Archives: 01/2018

Sessions Reverses Obama Policy on Marijuana Legalization

From the AP:

Attorney General Jeff Sessions is going after legalized marijuana. Sessions is rescinding a policy that had let legalized marijuana flourish without federal intervention across the country.

That’s according to two people with direct knowledge of the decision. They were not allowed to publicly discuss it before an announcement expected Thursday and spoke on condition of anonymity.

The move will leave it to U.S. attorneys where pot is legal to decide whether to aggressively enforce federal marijuana law. The move likely will add to confusion about whether it’s OK to grow, buy or use marijuana in states where it’s legal, since long-standing federal law prohibits it.

The decision comes days after California began selling recreational marijuana.

Sessions compares marijuana to heroin and blames it for spikes in violence.

While not unexpected, this is terrible news.   

Marijuana liberalizations (decriminalization, medicalization, and legalization) have generated none of the negatives asserted by Sessions; in fact, the evidence shows minimal impact on use, health, traffic safety, education, or crime. 

The one consistent impact of legalization has been a modest bump in state tax revenue.  Libertarians might have mixed feelings about this, but it’s a far cry from Sessions’ baseless assertions.

Highlights from Overlawyered — 2017

At my Cato blog Overlawyered I’ve been pulling together month-by-month highlights of stories from last year. I’m currently up to May in the series. Here’s a small sampling of my favorites:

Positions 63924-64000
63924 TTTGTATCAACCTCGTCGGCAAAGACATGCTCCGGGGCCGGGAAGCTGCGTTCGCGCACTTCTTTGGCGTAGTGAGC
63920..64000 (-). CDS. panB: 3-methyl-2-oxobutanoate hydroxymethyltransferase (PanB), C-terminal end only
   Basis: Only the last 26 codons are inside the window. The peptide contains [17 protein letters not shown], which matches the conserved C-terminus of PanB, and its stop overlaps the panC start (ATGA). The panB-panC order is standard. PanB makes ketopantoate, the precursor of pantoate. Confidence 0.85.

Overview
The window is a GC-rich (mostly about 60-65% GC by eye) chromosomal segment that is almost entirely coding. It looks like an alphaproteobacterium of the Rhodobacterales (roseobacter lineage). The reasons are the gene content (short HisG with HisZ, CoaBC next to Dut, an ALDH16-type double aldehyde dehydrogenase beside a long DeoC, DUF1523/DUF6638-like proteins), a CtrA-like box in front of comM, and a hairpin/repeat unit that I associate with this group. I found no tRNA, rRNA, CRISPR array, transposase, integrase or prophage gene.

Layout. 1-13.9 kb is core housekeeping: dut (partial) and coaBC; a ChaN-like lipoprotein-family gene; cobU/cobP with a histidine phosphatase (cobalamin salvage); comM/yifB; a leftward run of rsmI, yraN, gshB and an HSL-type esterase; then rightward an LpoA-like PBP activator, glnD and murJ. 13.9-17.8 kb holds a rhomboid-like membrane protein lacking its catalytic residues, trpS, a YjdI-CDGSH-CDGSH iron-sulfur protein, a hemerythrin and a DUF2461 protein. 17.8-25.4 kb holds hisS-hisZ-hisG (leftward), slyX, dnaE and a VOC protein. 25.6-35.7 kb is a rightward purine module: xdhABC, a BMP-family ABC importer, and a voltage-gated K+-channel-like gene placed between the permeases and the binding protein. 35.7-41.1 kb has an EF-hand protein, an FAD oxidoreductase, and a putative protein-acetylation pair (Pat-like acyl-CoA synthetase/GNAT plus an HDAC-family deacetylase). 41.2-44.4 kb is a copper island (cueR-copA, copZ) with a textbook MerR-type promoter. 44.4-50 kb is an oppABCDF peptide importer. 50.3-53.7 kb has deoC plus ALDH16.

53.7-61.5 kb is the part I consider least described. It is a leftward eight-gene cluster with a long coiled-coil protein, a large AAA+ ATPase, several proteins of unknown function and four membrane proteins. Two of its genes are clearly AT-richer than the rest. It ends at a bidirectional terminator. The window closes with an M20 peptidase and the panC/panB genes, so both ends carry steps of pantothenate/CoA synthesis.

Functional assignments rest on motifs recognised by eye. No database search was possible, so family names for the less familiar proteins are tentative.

Read the whole series here.

Counterinsurgency Math Revisited

When does 32,200 – 60,000 = 109,000? That seemingly inaccurate equation represents the estimated number of Islamist-inspired terrorists when the war on terror began, how many the U.S. has killed since 2015, and the number that fight today. And it begs the question of just how can the terror ranks grow so fast when they’re being depleted so rapidly.

As early as 2003, then-Secretary of Defense Donald Rumsfeld hinted at the potential mathematical problem when he asked, “Are we capturing, killing, or deterring and dissuading more terrorists every day than the madrassas and the radical clerics are recruiting, training and deploying against us?” In his memo, Mr. Rumsfeld correctly identified that both sides have a vote: the U.S. can deplete the terror ranks, while the terror groups and their supporters can replenish them.

What Rumsfeld had not yet imagined, however, was the possibility that military force might inadvertently benefit terror recruitment efforts. Specifically, he ignored the blowback a marauding U.S. military might engender among the Muslim world.

In 2009, General Stanley McChrystal pushed the conversation in that direction. He pointed to the counterintuitive aspects of terror recruiting. Calling it “COIN Mathematics,” he laid out his argument. “Let us say that there are 10 [insurgents] in a certain area. Following a military operation, two are killed.  How many insurgents are left?  Traditional mathematics would say that eight would be left, but there may only be two, because six of the living eight may have said, ‘This business of insurgency is becoming dangerous so I am going to do something else.’ There are more likely to be as many as 20, because each one you killed has a brother, father, son and friends, who do not necessarily think that they were killed because they were doing something wrong. It does not matter – you killed them.  Suddenly, then, there may be 20, making the calculus of military operations very different.”